Secondly, in the winter the shepherd brought the sheep into a protective corral, while shepherds were watching their flocks in the field at night when Jesus was born (Luke 2:8).

Thirdly, Jesus was born during a Roman census (Luke 2:1-4), and the “Romans were known … to have the people report to their provinces at a time that would be convenient for them. There is no apparent logic to calling the census in the middle of winter. The more logical time … would be after the harvest, in the fall”.  (Barney Kasdan, God’s Appointed Times (Baltimore, MD, 1993), p. 97)

Fourthly, the important events of the plan of salvation are consistently fulfilled on the Holy Days that prefigured them.  (For example the death of Christ at Passover (John 19:14), and the outpouring of God’s Holy Spirit on Pentecost (Acts 2:1))  It is therefore very probable that the same principle applies to the amazing birth of Christ.  The Feast of Tabernacles, that falls late in September or early in October, was a time of joy and the presence of God, and therefore an appropriate time for the birth of Christ.  To elaborate:

The Feasts of Trumpets and Atonement were a time of introspection and repentance, but the Feast of Tabernacles was called “the season of our joy.” “You shall keep the feast of booths seven days, when you make your ingathering from your threshing floor and your wine press. You shall rejoice in your feast, because the Lord your God will bless you in all your produce and in all the work of your hands. ” (Deuteronomy 16:13-15).  The themes of rejoicing relate perfectly to the terminology used by the angel to announce Christ’s birth: “Behold, I bring you good news of a great joy which will come to all the people” (Luke 2:10).

The presence of God is associated with the Feast of Tabernacles because it also commemorated the way God sheltered the Israelites with the tabernacle of His presence during their sojourning in the wilderness after their exodus from Egypt.  Also, John saw a new heaven and a new earth, and he heard, ” the tabernacle of God is among men, and He will dwell among them, and they shall be His people, and God Himself will be among them”.  (Revelation 21:1-3)  This will be the ultimate Feast of Tabernacles, when God dwells among us.

As a time of joy and the presence of the Lord, the Feast of Tabernacles, in September or October, was an appropriate time for Christ to become a human being and pitch His tent among us as our Savior.

THE PAGAN ORIGIN OF DATE OF 25 DECEMBER

There is no mention in the New Testament of an annual celebration of the birth of Christ.  Neither is there a clear indication of such a celebration during the first two centuries.  The Early Christians rather annually commemorated Christ’s death and resurrection at Passover.  A major controversy erupted in the latter part of the second century over the Passover date, but the date of Christ’s birth did not become an issue until sometimes in the fourth century.  The first explicit indication is found in a Roman calendar of the year 354, which says that on December 25th Jesus was born in Bethlehem of Judea (T. Mommsen, Chronography of Philocalus of the Year 354, 1850, p. 631).

At the time of the early church December 25th was the pagan feast of the birthday of the Invincible Sun (dies natalis Solis Invicti):

The Philocalian calendar (AD 354) designates December the 25th “The birthday of the invincible one”. (CIL I, part 2, p. 236);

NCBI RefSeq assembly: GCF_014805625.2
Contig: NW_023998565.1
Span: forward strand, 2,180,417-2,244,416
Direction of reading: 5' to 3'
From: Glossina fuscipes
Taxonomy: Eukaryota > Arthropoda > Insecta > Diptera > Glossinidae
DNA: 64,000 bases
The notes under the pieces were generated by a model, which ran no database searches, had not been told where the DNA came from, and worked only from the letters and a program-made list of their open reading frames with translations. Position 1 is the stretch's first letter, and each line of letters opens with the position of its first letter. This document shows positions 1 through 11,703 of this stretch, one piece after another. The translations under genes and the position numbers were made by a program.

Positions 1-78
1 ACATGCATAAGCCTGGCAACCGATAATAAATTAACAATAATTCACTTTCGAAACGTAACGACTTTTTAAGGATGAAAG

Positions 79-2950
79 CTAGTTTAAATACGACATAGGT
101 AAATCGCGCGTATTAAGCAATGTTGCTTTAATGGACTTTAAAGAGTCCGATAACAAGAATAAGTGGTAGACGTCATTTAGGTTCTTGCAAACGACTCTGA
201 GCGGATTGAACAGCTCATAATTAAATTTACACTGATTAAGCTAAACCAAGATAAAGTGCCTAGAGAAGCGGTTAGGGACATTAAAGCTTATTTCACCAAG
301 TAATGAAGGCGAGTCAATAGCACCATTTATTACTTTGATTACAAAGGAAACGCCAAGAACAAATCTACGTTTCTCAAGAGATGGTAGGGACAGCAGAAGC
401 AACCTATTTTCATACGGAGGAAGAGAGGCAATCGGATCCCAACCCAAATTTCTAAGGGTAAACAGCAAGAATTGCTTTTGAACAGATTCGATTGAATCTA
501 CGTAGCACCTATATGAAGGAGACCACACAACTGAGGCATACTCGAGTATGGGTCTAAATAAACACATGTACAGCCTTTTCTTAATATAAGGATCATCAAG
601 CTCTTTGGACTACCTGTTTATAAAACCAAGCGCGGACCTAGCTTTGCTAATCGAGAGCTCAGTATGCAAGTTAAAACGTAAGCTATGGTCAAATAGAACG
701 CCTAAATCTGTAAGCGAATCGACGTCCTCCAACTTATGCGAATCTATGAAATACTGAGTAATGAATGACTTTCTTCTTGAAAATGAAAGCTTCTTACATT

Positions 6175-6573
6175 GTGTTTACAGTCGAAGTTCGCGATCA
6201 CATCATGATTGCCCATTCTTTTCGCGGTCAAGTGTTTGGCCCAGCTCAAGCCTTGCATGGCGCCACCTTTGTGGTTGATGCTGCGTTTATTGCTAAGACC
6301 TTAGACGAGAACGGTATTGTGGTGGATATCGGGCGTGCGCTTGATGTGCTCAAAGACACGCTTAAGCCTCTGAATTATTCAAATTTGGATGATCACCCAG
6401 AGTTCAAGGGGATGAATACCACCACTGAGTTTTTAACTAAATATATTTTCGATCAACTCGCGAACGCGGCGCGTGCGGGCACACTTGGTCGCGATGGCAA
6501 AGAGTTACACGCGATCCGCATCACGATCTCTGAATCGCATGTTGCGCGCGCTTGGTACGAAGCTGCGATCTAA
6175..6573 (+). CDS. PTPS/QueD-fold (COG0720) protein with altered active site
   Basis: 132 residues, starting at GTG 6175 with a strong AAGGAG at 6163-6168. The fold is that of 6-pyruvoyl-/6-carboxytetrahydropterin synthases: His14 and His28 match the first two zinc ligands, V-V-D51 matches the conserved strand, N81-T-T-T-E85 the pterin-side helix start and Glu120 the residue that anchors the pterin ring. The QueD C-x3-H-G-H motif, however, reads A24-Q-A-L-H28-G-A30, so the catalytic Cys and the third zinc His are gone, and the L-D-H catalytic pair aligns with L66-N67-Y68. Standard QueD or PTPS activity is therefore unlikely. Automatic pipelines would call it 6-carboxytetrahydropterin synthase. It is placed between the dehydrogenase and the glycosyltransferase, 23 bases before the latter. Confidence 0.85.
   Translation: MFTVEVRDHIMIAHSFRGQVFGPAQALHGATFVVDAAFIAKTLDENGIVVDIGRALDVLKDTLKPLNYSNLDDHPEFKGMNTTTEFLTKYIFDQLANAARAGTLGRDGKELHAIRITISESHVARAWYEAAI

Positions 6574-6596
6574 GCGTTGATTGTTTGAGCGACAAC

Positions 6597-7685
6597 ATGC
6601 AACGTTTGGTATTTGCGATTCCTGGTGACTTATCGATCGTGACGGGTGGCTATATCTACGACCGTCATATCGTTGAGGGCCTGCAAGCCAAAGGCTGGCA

Julian the Apostate, a nephew of Constantine and a devotee of Mithra says: “at the end of the month which is called after Saturn [December], we celebrate in honor of Helios [the Sun] the most splendid games, and we dedicate the festival to the Invincible Sun.” (Julian, TheOrations of Julian, Hymn to King Helios 155, LCL p. 429);

Franz Cumont, Astrology and Religion Among Greeks and Romans, 1960, p. 89: “A very general observance required that on the 25th of December the birth of the ‘new Sun’ should be celebrated, when after the winter solstice, the days began to lengthen and the ‘invincible’ star triumphed again over darkness”;

Both Augustine and Leo the Great strongly reprimanded those Christians who at Christmas worshipped the Sun rather than the birth of Christ:

      • Augustine, Sermo in Nativitate Domini 7, PL 38, 1007 and 1032, enjoins Christians to worship at Christmas not the sun but its Creator;
      • Leo the Great rebukes those Christians who at Christmas celebrated the birth of the sun rather than that of Christ (Sermon 27, In Nativitate Domini, PL 54, 218).)

The date of Christmas was borrowed from this pagan festivity:

An unknown Syrian writer wrote in the margin of the Expositio in Evangelia of Barsalibaeus as follows:  It was a solemn rite among the pagans to celebrate the festival of the rising of the sun on this very day, December 25th. … they were accustomed to kindle fires, to which rites they were accustomed to invite and admit even Christian people. When therefore the Teachers observed that Christians were inclined to this custom, they contrived a council and established on this day the festival of the true Rising.  ( J. S. Assemanus, Bibliotheca orientalis 2, 164, trans. by P. Cotton)

Gordon J. Laing, Survivals of Roman Religion, 1931, pp. 58-65, argues persuasively that many of the customs of the ancient Roman Saturnalia (Dec. 17-23) were transferred to the Christmas season.

Mario Righetti, a renowned Catholic liturgist who is the author of the standard four volumes set on Storia Liturgica—A History of Liturgy, writes:  After the peace the Church of Rome, to facilitate the acceptance of the faith by the pagan masses, found it convenient to institute the 25th of December as the feast of the temporal birth of Christ, to divert them from the pagan feast, celebrated on the same day in honor of the “Invincible Sun” Mithras, the conqueror of darkness. (Mario Righetti, Manuale di Storia Liturgica, 1955, II, p. 67)